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- D. Miller, "Huygens’s wave propagation principle corrected", Opt. Lett. 16, 1370–1372 (1991)
- Laidler K.J. and Meiser J.H., "Physical Chemistry" (Benjamin/Cummings 1982), p.62
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- Warburg, E. (1925). "Zur Erinnerung an Gustav Kirchhoff". Die Naturwissenschaften 13 (11): 205. Bibcode:1925NW.....13..205W. doi:10.1007/BF01558883.
- Stepanov, B. I. (1977). "Gustav Robert Kirchhoff (on the ninetieth anniversary of his death)". Journal of Applied Spectroscopy 27 (3): 1099. Bibcode:1977JApSp..27.1099S. doi:10.1007/BF00625887.
- Everest, A S (1969). "Kirchhoff-Gustav Robert 1824–1887". Physics Education 4 (6): 341. Bibcode:1969PhyEd...4..341E. doi:10.1088/0031-9120/4/6/304.
- Kirchhoff, Gustav (1860). "Ueber die Fraunhoferschen Linien". Monatsberichte, Akademie der Wissenschaften, Berlin: 662–665. ISBN 978-1-113-39933-5. HathiTrust full text. Partial English translation available in Magie, William Francis, A Source Book in Physics (1963). Cambridge: Harvard UP. p. 354-360.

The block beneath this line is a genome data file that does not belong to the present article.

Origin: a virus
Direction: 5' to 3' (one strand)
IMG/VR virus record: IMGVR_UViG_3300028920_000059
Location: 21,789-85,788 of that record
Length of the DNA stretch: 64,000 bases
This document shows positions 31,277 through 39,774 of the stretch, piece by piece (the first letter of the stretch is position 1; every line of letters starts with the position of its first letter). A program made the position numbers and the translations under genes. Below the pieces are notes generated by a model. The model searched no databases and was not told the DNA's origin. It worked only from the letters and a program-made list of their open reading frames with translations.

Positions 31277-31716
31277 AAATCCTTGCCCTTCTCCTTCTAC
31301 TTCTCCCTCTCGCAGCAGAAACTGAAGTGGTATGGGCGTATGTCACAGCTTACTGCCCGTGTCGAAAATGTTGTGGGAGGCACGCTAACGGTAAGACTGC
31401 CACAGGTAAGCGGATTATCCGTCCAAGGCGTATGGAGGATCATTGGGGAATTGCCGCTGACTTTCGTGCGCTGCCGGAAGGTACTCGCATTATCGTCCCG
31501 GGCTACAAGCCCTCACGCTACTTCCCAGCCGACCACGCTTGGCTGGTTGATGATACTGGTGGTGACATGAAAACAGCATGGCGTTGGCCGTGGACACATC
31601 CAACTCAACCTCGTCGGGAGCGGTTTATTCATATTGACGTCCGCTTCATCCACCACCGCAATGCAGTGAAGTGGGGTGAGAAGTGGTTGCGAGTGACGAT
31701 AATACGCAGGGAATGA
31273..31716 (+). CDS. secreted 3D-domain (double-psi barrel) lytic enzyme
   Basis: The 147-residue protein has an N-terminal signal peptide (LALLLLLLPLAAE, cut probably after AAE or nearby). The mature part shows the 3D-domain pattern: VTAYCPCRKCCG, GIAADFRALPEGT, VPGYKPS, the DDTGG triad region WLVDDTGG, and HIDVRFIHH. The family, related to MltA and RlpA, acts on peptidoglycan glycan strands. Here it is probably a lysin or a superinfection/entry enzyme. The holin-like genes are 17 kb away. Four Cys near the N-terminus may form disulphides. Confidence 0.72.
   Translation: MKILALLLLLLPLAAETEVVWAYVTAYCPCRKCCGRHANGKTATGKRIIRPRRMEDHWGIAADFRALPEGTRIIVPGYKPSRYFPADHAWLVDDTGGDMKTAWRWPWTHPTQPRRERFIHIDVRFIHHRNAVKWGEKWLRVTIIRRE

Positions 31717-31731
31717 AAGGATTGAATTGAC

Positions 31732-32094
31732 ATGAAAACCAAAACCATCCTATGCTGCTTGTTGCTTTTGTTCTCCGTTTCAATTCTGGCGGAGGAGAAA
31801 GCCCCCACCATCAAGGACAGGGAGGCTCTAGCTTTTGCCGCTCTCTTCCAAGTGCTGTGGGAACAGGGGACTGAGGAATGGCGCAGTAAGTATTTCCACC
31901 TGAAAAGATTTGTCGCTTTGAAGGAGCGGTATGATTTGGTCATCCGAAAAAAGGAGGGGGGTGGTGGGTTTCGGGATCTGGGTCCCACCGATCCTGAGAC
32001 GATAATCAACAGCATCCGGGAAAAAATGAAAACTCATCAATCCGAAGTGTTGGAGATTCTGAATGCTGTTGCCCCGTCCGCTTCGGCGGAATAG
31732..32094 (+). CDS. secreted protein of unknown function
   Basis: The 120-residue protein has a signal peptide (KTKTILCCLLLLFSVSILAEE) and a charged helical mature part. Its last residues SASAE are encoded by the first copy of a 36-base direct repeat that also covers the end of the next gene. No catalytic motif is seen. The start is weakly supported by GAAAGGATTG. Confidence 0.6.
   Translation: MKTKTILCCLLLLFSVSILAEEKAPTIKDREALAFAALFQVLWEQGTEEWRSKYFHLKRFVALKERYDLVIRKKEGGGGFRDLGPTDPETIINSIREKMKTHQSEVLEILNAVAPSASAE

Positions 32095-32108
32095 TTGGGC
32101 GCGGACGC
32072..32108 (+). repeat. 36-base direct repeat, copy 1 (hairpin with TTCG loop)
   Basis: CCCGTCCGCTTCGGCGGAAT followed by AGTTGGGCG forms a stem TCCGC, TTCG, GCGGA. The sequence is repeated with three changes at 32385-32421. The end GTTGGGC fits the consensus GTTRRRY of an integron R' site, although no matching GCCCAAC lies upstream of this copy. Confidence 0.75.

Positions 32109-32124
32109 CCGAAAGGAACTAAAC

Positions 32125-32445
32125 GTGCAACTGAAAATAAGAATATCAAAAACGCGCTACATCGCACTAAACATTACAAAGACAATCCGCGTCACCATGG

- Gustav Kirchhoff at the Mathematics Genealogy Project
- O'Connor, John J.; Robertson, Edmund F., "Gustav Kirchhoff", MacTutor History of Mathematics archive, University of St Andrews.
- Weisstein, Eric W., Kirchhoff, Gustav (1824–1887) from ScienceWorld.
- Klaus Hentschel: Gustav Robert Kirchhoff und seine Zusammenarbeit mit Robert Wilhelm Bunsen, in: Karl von Meyenn (Hrsg.) Die Grossen Physiker, Munich: Beck, vol. 1 (1997), pp. 416–430, 475-477, 532-534.
- Klaus Hentschel: Mapping the Spectrum. Techniques of Visual Representation in Research and Teaching, Oxford: OUP, 2002.
- Kirchhoff's 1857 paper on the speed of electrical signals in a wire
- Texts on Wikisource:
- "Kirchhoff, Gustav Robert". Encyclopedia Americana. 1920.
- "Kirchhoff, Gustav Robert". The New Student's Reference Work. 1914.
- "Kirchhoff, Gustav Robert". Encyclopædia Britannica (11th ed.). 1911.
- "Kirchhoff, Gustav Robert". New International Encyclopedia. 1905.
- "Sketch of Gustav Robert Kirchhoff". Popular Science Monthly 33. May 1888.
- "Kirchhoff, Gustav Robert". The American Cyclopædia. 1879.
- Quotations related to Gustav Kirchhoff at Wikiquote